Maya Kingma speaks out about new WTCS race format in Montreal

Dutch triathlete Maya Kingma speaks out about the new supersprint race format at WTCS Montreal, saying "it has no place within our World Championship series".

Maya Kingma at Tokyo Olympics

Dutch triathlete and World Triathlon Leeds winner Maya Kingma has spoken out about the new World Triathlon Championship Series (WTCS) race format that’s due to premier in Montreal this weekend.


In a post on her Instagram page she said: “As the current leader of the WTCS, I am receiving many questions as to why I’m not racing in Montreal. This has nothing to do with resting, but everything to do with the new ‘supersprint/eliminator’ format.”

The championship race in Montreal this weekend will play out in a completely new ‘eliminator’ format that has never been seen before in the WTCS, but has many similarities to Super League Triathlon racing.

Rather than being a standard sprint or Olympic-distance race as usual, athletes will have to compete in two qualification races, with the 10 best from each wave going through to the final. The next 10 best from each wave will then compete in a repechage, with the best five progressing to the final.

The following day, there will be three rounds of the final. Thirty triathletes will start the first final, with the bottom 10 dropping out. In the next wave, another 10 will drop out, and then we’ll be left with 10 athletes to compete for honours in the final race. Each race takes place over a supersprint course (300m swim, 7.2km bike, 2km run).

Maya Kingma wins WTCS Leeds
Credit: Tommy Zaferes/World Triathlon

Writing about the format, Kingma said: “In my opinion, this is a totally different discipline within triathlon, much as Olympic-distance racing is to a full distance Ironman. Therefore, it has no place within our World Championship series.

“And yes, I will race @superleaguetriathlon which is fun and a great event on its own. An exciting format where WTCS (and other triathlon) heroes are showcased around the world. I’ve trained for Olympic-distances for 11 years. So, why is this supersprint a different discipline? A few key points:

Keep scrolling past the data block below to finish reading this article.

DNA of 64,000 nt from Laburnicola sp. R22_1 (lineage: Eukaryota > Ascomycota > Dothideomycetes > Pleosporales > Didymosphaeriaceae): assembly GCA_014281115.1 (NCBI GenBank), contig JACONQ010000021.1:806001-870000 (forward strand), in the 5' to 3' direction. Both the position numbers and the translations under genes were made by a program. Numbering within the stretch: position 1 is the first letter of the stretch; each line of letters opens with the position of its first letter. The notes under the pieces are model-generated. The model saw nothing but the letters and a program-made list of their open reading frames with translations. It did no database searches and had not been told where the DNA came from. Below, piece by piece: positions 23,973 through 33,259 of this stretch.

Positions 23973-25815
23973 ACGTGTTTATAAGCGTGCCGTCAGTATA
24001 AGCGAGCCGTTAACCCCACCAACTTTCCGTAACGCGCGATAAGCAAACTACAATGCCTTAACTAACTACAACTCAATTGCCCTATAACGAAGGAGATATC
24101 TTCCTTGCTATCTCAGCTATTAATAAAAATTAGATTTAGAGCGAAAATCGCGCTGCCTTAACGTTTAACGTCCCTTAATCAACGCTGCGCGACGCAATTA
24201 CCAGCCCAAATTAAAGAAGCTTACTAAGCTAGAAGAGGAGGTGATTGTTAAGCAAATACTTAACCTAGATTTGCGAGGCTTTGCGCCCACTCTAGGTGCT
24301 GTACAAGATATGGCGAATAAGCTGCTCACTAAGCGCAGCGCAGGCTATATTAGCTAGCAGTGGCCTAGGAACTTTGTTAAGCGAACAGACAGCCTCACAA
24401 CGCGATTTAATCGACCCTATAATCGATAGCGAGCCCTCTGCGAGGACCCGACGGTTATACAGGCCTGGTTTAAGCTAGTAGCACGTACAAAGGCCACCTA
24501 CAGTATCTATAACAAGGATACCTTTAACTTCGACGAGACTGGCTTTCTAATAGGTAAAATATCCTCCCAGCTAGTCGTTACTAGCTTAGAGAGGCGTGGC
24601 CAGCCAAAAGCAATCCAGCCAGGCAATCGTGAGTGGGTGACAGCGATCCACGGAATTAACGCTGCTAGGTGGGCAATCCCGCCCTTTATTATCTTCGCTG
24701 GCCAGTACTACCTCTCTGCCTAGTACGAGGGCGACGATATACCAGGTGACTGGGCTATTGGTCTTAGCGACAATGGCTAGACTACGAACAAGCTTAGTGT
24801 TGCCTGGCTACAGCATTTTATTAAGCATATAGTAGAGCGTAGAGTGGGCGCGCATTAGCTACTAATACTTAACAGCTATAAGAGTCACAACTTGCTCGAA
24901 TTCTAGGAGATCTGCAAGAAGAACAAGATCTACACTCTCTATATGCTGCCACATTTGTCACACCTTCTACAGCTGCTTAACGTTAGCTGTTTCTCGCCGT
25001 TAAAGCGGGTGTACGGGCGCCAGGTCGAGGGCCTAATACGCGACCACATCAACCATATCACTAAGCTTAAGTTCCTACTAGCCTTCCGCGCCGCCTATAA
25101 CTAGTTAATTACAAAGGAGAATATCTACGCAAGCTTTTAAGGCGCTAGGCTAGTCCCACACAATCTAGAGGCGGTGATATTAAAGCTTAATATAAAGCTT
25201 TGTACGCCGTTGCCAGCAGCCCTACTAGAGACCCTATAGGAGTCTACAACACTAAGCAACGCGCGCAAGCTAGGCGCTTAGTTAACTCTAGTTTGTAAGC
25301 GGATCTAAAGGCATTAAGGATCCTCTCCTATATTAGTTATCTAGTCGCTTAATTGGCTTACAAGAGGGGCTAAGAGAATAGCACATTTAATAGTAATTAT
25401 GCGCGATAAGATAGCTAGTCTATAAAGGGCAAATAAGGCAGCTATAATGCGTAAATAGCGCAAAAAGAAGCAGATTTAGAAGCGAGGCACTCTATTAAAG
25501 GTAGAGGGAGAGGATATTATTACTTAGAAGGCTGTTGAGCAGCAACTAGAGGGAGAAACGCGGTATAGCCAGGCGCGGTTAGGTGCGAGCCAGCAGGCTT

• Obviously, the distance and time
  • The amount of racing in a weekend: up to five supersprints. So multiple all-out 1.5km run sprints is not something everybody is capable of
  • The tactics: a supersprint, is just that, a sprint, so all out and a lot less tactical
  • More emphasis on running: the transition is a lot of running as well, which adds up in such a short event
  • Less time to cope with bad luck: getting held up in the swim, or someone crashing in front of you, there is just no time to make that up
  • The unfairness of not racing the entire field in the series: imagine the difference between two heats if in the one heat you have a strong swimmer as Jess Learmonth, and a strong runner as Beth Potter in the other, how can you compare these results?

“In short, this format should not have been forced upon us by including it in the WTCS and should be a stand-alone event or series. I am one of the few who has the choice to not race in Montreal and not totally throw away my WTCS ranking, even though I’m taking a risk because my 11th place in the Olympics isn’t ideal.”

Kingma also hinted that she’s not alone in her opinion about this new format and said “it’s difficult to be heard”. American athlete Taylor Spivey replied in the comments saying, “I appreciate you taking a stand for us”, while Britain’s Non Stanford replied with a series of hands up and clapping emojis.

Continuing in the comments, Kingma said: “One final note – what problem is this new format actually trying to solve? There are a lot of ways to improve current Olympic-distance races: better coverage, show tactics in the different groups, more interesting (bike) courses and better background stories.

“Personally, I think there are way more enthusiastic fans to bring to the sport by looking for a connection to the longer distances, since we are the ultimate endurance sport.”

Speaking earlier this year about the new format, World Triathlon President Marisol Casado said: “As part of our mission to innovate and entertain, World Triathlon is constantly exploring different models for competition.

“The huge success of the Mixed Relay will see it make its Olympic debut in Tokyo, and this new format is set to bring another fresh and exciting new element to the sport’s most prestigious events: The World Triathlon Championship Series.”

World Triathlon Montreal starts tomorrow (Friday 13 August) with the qualification and repechage waves for both men and women. The finals will then take place on Saturday 14 August.


Top image credit: Jamie Squire/Getty Images